Patents that are easy to earn and hard to dislodge can be a serious drain on innovation, because inventors and innovators necessarily re-use previous ideas in developing new solutions. When only major innovations gain the right to exclude rivals, the incentives ought to encourage inventors to describe their breakthroughs so others can exploit them after the exclusion period, and minor advances don't turn into roadblocks.

One somewhat surprising point that Jaffe and Lerner make quite clearly is that the patent system doesn't have to screen out worthless patents perfectly. As long as it's possible to overturn undeserved patents, allowing too many patents wouldn't be a problem, since most patents don't lead to commercial products. If it's not too expensive to defend against a claim of infringement based on an weak patent, then the system doesn't have to prevent all bad patents. If we can't remove the strong presumption the current system makes in favor of patent holders, the only resolutions would be to look for reforms that prevent bad patents from being issued or to advocate the complete repeal of patents.

Their proposals are much more conservative than this, and if they are adopted relatively intact, they seem to have a fair chance of improving the situation greatly.

Their proposal has three parts: 1) make it possible for people to provide relevant prior art before a patent is granted without precluding the prior art from being used later in court (the current system assumes that prior art that the patent office knew about before granting a patent was correctly considered by the examiner, and so it is excluded from later use in court challenges.) 2) provide escalating levels of review and challenge so that weak patents can be challenged cheaply, and important patents get an appropriate level of review without too strong a presumption about the outcome, and 3) drop the option of jury trials, and move to a system of judges and expert special masters. (Juries seldom understand the issues in a patent case, and the presumptions they are instructed to make lead them to decide for the patent holder whenever they are confused.)

Another argument that the authors make persuasively is that it would be a mistake to advocate different rules for patents in different fields. First, this would have the effect of pushing patenters to couch their patents in whatever terms give them the most advantage. The authors show that this has gone on with respect to the different treatment that business method, pharmaceutical, and software patents get currently. Secondly, if the rules are variable across fields, every lobby will have an incentive to make a case that they are special in some way. We'll all be better off if we can get simple across-the-board reforms implemented that limit patents to real breakthroughs, and make it possible for innovators to proceed without being obstructed by patents on minutiae well-known techniques.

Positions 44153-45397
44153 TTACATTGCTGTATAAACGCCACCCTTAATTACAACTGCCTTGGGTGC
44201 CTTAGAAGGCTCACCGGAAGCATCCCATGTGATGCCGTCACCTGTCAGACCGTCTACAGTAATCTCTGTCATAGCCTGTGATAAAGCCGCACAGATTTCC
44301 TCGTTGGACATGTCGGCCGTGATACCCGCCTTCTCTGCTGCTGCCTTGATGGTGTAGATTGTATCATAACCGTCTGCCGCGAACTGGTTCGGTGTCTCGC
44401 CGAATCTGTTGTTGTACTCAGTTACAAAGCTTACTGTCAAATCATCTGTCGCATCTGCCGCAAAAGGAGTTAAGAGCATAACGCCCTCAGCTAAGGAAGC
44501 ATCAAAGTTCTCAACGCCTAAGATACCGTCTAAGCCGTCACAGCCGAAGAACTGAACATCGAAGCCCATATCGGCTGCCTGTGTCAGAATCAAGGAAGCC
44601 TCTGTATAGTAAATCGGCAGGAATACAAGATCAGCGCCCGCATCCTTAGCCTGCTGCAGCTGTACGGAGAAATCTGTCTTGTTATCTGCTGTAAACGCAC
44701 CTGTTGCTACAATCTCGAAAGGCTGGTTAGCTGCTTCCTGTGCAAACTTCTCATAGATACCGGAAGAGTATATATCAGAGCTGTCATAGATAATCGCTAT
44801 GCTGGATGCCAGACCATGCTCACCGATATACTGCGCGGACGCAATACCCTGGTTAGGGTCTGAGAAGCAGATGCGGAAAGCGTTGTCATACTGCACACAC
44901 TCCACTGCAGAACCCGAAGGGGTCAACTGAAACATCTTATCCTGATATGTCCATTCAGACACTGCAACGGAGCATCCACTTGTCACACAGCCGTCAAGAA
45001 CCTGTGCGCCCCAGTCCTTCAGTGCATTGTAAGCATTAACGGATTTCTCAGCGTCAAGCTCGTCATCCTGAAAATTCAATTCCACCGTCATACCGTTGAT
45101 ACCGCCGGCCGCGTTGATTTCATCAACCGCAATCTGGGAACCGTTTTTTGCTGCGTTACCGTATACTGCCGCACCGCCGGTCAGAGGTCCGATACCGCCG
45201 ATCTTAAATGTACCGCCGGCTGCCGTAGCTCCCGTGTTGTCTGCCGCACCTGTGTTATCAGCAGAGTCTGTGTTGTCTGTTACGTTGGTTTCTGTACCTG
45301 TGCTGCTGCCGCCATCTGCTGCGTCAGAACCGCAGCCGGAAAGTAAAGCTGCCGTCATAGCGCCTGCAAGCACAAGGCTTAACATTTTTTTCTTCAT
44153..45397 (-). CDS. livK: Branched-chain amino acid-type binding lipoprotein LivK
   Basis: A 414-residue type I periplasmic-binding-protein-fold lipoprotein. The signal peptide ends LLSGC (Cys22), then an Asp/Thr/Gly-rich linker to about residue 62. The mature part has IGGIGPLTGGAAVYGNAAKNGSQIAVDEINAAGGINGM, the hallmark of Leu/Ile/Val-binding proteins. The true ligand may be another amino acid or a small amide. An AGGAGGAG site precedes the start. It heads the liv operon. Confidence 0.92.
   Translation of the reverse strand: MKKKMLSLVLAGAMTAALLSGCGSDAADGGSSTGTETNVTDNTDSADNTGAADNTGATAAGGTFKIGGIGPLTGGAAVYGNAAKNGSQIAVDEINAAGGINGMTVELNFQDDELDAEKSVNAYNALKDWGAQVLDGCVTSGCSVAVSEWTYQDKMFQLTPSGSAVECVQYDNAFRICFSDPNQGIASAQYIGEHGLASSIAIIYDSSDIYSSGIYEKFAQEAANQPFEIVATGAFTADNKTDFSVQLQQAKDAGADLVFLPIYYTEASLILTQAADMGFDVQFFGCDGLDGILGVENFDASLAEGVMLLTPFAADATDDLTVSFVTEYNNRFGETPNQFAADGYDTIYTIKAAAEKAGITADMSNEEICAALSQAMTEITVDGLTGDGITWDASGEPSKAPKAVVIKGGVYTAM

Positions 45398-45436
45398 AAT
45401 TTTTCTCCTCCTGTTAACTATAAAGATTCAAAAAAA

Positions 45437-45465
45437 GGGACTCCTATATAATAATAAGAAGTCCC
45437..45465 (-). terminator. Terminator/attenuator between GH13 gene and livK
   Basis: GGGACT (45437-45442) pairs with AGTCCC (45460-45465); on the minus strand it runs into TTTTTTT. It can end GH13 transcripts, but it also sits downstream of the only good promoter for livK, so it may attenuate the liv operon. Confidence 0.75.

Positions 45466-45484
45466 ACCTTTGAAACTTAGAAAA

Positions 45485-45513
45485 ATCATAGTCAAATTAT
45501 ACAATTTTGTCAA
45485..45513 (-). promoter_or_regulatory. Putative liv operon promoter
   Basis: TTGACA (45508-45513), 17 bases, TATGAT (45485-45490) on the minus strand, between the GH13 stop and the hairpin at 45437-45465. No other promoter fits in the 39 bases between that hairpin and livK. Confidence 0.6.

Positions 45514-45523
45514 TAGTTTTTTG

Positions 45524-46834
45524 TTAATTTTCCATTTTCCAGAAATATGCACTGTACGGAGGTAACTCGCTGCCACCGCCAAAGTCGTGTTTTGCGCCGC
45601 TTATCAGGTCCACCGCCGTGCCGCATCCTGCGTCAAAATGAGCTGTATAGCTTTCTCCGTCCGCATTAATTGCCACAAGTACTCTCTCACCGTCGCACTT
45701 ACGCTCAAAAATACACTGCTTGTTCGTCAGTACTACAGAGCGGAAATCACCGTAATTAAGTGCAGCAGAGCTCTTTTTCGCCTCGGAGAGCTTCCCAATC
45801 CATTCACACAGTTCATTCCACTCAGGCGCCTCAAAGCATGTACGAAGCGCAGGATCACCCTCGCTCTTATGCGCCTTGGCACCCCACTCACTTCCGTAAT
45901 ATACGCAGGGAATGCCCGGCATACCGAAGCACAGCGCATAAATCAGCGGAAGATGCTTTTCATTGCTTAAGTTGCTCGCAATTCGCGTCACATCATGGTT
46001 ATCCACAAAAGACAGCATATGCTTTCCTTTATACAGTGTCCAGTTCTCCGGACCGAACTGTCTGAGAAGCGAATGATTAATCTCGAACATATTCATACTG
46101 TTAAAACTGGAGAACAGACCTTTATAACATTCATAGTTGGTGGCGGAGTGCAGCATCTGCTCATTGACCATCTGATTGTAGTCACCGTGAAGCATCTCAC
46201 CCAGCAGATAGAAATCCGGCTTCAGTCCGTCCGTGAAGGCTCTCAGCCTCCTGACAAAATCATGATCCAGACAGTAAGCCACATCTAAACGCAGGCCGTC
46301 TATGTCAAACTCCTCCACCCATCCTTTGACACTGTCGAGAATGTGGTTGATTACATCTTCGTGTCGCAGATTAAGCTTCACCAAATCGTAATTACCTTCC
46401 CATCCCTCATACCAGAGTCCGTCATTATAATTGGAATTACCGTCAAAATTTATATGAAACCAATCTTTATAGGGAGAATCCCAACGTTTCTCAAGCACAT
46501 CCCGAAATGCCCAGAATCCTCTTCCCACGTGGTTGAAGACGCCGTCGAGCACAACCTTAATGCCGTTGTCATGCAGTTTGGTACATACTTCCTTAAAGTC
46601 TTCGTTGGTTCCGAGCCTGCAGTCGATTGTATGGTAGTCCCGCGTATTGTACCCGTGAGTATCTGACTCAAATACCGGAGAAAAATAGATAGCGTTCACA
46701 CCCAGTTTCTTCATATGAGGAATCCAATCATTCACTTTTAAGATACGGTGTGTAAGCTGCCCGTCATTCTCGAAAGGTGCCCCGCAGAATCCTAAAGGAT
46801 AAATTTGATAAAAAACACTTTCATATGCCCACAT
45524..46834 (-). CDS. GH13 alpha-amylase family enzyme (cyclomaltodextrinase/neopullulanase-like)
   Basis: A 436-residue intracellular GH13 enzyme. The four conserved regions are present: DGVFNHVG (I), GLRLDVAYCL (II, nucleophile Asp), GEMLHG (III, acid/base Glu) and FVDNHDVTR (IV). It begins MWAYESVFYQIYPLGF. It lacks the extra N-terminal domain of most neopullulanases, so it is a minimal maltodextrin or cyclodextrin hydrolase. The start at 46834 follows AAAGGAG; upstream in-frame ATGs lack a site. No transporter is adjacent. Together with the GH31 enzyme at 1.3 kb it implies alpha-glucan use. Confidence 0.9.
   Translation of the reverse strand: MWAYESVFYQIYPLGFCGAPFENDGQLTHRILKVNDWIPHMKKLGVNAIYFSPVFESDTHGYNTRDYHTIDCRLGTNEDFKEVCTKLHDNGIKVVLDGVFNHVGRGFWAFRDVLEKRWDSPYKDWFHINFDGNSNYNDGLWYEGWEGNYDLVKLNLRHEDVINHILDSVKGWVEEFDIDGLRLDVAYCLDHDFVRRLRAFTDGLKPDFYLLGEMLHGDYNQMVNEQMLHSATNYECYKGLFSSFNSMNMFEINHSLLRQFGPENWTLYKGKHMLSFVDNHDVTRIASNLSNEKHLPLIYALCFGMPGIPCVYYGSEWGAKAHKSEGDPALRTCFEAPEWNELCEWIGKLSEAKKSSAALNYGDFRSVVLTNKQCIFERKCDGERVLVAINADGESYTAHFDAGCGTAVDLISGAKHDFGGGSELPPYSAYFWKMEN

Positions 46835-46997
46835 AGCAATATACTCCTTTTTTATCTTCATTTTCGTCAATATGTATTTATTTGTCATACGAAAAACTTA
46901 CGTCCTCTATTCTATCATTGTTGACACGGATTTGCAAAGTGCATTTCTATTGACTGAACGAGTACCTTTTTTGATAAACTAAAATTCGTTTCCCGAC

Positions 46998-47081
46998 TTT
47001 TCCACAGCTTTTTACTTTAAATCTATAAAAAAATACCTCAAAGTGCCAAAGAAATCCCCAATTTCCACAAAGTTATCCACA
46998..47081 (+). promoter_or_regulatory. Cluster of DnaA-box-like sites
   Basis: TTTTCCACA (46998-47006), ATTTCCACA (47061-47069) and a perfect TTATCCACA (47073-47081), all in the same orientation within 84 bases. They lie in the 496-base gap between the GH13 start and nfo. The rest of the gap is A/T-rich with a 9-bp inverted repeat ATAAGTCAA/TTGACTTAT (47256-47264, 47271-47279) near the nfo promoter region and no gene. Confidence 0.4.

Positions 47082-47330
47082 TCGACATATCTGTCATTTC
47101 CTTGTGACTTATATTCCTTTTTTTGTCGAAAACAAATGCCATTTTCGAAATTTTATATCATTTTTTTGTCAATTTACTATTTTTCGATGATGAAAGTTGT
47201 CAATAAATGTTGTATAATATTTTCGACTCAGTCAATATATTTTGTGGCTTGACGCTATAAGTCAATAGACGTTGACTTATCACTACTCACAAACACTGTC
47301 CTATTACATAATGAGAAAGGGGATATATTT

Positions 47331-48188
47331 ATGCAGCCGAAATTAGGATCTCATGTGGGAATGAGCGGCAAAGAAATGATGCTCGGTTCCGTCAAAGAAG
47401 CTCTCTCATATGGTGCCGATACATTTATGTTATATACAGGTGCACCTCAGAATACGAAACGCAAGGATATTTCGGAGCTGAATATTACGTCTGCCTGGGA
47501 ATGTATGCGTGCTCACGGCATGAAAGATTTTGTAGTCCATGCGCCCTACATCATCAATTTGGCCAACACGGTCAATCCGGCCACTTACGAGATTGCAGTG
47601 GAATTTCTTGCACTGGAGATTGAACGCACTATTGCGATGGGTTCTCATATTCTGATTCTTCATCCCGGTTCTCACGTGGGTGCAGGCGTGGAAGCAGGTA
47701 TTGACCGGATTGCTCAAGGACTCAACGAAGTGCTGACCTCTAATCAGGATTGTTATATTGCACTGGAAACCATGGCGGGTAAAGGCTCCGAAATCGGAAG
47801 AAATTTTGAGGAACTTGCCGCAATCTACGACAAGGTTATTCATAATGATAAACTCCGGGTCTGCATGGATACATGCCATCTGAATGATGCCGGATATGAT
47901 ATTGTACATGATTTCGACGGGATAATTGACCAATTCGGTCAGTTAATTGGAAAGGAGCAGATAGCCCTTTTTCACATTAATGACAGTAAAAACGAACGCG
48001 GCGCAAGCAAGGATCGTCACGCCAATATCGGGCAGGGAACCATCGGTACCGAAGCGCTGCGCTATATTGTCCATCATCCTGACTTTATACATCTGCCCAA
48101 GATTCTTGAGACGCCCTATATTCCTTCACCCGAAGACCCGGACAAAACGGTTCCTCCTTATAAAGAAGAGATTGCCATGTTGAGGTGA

I have no idea what the chances are that these reforms might be considered in the current political environment. It appears that lawyers, as a coalition, like the current system, but it's not clear why any innovative company would prefer it, even if they have a large patent portfolio at present.

Tuesday, September 12, 2006

Zocalo 2006.5 released: Installer for Windows

I've released a new version of the Zocalo Prediction Market Toolkit. Zocalo now has an installer for Windows. This should make it simple to install the prediction market version on Windows platforms. If you've already installed, there's nothing else worth upgrading for, but if you were waiting for a simpler install on Windows, this is it.

The 2006.3 release was the first to support deployment on Windows, but it was packaged as a .zip file with manual instructions. I got a couple of requests for a windows-style installer, so I figured out how to build one using the open source NSIS package. It took me a week and a half to get everything right, but I think the result is worth it. It's a professional looking installer that prompts for some configuration parameters, and verifies their values before inserting them in a configuration file.